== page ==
Interrogation of employees is an unfair labor practice when, under all the circumstances, the interrogation reasonably tends to restrain or interfere with the employees in the exercise of their protected rights. Penasquitos Village, Inc. v. NLRB, 565 F.2d 1074, 1080 (9th Cir. 1977). The Board's determination on this issue must be upheld if supported by substantial evidence on the record considered as a whole. 29 U.S.C. § 160(e); NLRB v. International Medication Systems, Ltd., 640 F.2d 1110, 1112 (9th Cir. 1981).
The evidence of record sufficiently supports the Board's ruling that employee Peterson was subjected to interrogation(s) having a reasonable tendency to restrain or interfere with the exercise of protected rights, and Lippincott does not seriously contend otherwise. Rather, Lippincott challenges the ALJ's crediting of Peterson's testimony over the testimony of two of its supervisors. We may not reject the ALJ's credibility determinations unless a clear preponderance of the evidence shows they are incorrect. NLRB v. Carilli, 648 F.2d 1206, 1211 (9th Cir. 1981); NLRB v. Inland Empire Meat Co., 611 F.2d 1235, 1238 (9th Cir. 1980). The record in this case does not.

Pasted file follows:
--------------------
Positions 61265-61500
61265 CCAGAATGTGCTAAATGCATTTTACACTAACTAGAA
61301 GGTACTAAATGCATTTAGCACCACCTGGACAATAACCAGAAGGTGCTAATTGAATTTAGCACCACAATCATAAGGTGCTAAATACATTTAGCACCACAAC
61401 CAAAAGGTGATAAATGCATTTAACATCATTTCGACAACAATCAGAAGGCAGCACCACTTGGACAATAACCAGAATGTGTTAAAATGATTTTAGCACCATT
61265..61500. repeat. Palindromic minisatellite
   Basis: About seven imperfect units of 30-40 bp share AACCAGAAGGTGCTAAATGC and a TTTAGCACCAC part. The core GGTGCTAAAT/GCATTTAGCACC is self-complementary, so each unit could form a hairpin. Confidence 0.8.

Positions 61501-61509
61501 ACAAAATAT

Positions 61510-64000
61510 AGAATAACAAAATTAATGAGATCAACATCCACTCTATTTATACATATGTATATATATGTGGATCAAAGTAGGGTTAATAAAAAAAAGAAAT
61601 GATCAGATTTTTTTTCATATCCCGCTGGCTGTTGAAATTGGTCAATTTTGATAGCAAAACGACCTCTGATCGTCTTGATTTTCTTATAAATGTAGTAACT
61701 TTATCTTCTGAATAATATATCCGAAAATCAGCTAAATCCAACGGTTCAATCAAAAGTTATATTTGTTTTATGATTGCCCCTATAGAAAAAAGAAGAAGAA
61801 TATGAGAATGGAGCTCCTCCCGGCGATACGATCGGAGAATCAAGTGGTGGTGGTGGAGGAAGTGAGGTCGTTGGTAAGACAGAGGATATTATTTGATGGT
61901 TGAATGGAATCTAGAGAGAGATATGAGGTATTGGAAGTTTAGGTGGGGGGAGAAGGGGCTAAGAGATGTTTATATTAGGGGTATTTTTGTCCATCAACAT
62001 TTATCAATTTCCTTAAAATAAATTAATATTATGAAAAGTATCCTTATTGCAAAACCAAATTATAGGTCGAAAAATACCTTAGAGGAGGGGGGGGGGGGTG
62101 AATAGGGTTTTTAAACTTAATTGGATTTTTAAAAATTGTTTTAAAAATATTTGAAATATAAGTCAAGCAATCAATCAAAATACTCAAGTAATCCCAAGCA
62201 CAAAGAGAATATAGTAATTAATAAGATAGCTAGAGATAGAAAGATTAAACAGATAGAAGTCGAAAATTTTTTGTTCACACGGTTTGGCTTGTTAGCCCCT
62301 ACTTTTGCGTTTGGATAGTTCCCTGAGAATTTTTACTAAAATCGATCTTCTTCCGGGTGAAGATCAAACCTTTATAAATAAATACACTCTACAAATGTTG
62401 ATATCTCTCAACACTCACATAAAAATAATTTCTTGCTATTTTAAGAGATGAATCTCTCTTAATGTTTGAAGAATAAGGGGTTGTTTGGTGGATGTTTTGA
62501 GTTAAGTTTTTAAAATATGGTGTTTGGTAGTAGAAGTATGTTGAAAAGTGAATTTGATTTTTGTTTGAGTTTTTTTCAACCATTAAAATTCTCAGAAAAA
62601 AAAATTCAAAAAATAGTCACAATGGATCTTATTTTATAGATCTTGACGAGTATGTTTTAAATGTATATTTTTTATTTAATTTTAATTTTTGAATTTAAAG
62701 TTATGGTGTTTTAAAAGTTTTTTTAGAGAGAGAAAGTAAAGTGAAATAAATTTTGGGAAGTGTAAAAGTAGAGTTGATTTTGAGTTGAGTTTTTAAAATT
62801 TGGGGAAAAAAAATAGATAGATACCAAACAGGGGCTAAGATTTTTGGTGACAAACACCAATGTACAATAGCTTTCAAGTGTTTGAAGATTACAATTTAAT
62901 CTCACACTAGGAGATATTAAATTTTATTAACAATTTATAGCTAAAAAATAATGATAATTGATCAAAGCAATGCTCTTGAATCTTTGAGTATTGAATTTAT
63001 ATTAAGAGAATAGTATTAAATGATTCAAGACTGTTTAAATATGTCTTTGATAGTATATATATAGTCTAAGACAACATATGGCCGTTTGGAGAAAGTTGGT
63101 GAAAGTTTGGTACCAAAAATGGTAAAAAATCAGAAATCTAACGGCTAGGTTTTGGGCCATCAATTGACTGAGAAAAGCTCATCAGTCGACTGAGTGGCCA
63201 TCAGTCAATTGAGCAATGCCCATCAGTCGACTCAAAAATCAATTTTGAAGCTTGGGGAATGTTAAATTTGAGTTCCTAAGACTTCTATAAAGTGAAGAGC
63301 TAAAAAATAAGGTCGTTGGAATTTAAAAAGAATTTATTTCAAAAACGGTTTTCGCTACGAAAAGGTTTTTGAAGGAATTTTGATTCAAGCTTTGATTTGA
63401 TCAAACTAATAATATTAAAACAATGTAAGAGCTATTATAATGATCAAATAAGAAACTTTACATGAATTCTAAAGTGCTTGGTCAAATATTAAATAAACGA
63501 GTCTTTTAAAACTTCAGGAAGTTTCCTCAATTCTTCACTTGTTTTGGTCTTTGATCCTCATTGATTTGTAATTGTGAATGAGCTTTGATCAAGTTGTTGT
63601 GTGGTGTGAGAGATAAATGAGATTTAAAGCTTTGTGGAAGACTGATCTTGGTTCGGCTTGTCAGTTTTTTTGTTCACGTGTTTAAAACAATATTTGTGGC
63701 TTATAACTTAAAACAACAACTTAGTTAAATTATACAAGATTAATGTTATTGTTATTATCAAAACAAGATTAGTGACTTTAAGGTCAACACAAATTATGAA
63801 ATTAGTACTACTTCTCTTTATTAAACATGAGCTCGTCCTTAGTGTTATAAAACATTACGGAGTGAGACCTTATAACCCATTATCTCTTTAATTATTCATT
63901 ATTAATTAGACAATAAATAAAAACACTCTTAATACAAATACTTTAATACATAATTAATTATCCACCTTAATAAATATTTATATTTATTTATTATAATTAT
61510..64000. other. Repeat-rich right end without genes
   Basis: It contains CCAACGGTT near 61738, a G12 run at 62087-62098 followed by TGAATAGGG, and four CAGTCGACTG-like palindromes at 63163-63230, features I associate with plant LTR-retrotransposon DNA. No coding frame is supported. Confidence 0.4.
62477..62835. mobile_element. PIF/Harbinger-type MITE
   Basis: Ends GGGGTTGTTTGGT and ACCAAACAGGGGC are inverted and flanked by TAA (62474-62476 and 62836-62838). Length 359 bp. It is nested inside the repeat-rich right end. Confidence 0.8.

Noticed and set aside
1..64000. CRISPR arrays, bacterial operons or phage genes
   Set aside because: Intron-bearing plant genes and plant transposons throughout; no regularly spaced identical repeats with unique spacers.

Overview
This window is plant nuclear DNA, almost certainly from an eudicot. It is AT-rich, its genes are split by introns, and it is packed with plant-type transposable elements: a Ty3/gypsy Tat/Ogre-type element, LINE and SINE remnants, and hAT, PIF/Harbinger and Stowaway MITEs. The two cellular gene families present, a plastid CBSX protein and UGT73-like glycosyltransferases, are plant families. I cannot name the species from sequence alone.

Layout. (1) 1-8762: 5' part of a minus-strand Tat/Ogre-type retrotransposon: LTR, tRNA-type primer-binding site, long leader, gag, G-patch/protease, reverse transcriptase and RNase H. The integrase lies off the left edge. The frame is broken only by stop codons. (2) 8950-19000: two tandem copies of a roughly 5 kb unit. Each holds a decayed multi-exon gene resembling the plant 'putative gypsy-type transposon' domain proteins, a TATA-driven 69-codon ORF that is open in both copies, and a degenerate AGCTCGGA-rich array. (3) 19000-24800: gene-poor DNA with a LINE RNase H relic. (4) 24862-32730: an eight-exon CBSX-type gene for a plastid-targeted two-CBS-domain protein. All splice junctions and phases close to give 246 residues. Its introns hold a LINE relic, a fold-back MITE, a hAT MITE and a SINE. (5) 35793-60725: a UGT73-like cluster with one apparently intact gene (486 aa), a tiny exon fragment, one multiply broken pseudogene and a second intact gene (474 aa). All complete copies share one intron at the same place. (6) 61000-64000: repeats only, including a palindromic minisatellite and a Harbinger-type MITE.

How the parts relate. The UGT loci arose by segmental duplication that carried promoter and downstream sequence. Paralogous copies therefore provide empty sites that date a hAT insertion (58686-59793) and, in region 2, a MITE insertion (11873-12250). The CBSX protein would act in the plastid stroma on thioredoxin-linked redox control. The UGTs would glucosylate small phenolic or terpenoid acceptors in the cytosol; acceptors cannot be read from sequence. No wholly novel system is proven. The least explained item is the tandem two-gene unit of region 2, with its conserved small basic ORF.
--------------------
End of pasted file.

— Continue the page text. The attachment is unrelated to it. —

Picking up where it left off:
The unlawful interrogation of Peterson justifies the Board's order to cease and desist from such conduct. Accordingly, it is unnecessary for us to address the interrogations of former employees Carter and Hartman.
The Board concluded, in agreement with the ALJ, that Peterson was discharged because of her known pro-union sentiment and because her discharge would have a chilling effect on the other employees who would be voting in the representation election a few hours later. The Board found that the legitimate business reasons advanced by Lippincott were contrived to provide an excuse for the discharge.